As Nest merges with Google, CEO steps down
Nest hasn't been smooth sailing at Google and it doesn't look set to settle down anytime soon: after Nest rejoined Google just five months ago, its new CEO has now been pushed out.
CNET says that as the company merges Nest with its 'home and living room products team,' its CEO Marwan Fawaz has stepped down. Fawaz took over at Nest after joining Google in 2016, but employees say he was "the opposite" of Tony Fadell, Nest's founder, focused on business and efficiency.
By merging Nest with the home and living team, this signals a larger change: Google likely plans more smart home products and making Nest the center of that is a logical decision. In my mind, the next step from here is bringing this all together with a smart home hub: all of the pieces are there with the Home app, Google WiFi and Nest's thermostats, but they're disjointed today.
As Nest came into Google, it seemingly unstuck a pipeline of products including a home security system and Assistant-enabled cameras.
By merging in even deeper, I suspect we may see Nest fade into the background as a part of the wider hardware effort — when Nest joined it was a force in hardware to be reckoned with, but Google's hardware division has come into its own in recent years.
Perhaps most surprising is we also learned today that Google almost sold Nest to Amazon when it was streamlining the company, killing products to try and refocus on actually succeeding in fewer verticals. Amazon is now heavily invested in Ecobee, a Nest competitor, but I'd say Google dodged a bullet.
Walmart wants a piece of the streaming game
It looks like the video streaming industry is about to go down the same route as the music streaming one, with a bunch of companies building walled gardens before it's too late, and now Walmart wants in.
The Information (paywall) says that Walmart is planning a streaming service priced at $8 per month to undercut Netflix in addition to its existing service Vudu and target 'middle America.'
As the report points out, the space is increasingly fragmented, and it's not clear what Walmart could bring to the table:
In taking such a step, Walmart would join numerous tech and telecom companies that see TV shows as a way to attract customers. Apple is now financing production of shows for a new service, while Facebook has launched a video offering called Facebook Watch. AT&T is investing heavily in entertainment, through the purchase of Time Warner and DirecTV. The competition has increased the amount of TV shows being produced, making it harder for any one service to draw viewers.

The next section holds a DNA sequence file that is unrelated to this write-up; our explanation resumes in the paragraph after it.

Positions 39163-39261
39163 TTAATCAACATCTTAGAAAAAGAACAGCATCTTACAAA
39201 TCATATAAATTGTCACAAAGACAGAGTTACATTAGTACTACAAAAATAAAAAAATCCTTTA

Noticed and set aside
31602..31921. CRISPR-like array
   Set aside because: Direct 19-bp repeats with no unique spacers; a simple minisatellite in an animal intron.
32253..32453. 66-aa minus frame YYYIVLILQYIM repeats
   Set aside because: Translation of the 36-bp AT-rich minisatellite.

Throwing in now would mean spending billions to either acquire, or create, content that attracts viewers at a time when it's already competitive. Or, like Apple, it may just start quietly acquiring a ton of TV shows over time.
With Disney's streaming service looming on the horizon, I'll be surprised if this goes ahead. Walmart has the cash to spare, I suppose, but launching a service targeted at people beyond the typical early adopters is interesting nonetheless.
Google Assistant gets a facelift
A big change for Assistant today with the launch of this new 'my day' feature that revives the card-focused interface we saw years ago in Google Now. Designed to be more predictive, this refresh is called 'Visual Snapshot' and tries to be more proactive for the user.
I use Assistant heavily, particularly now that Google lets you create custom routines such as 'going to bed' that turn off the lights, set your alarm, puts the phone on do not disturb and stops any music. This looks like a great improvement, particularly given that Google's proactive suggestions had disappeared after Now was depreciated.
Social media companies: we don't filter for political reasons
It's unsurprising that both Facebook and Twitter say they don't filter content at all for political reasons. Still, frustration is escalating with Facebook's loose policies on conservative content, and it's hard to imagine that long-term this strategy of having no stance is going to work out.
Stripe has started making physical books
I am quite excited about this! The first book is the 'High Growth Handbook' for turning a startup into a unicorn.
EU strikes data deal with Japan
Businesses can freely transfer data between EU and Japan with a new agreement coming into place later this year, which is good news for basically all of us building global products.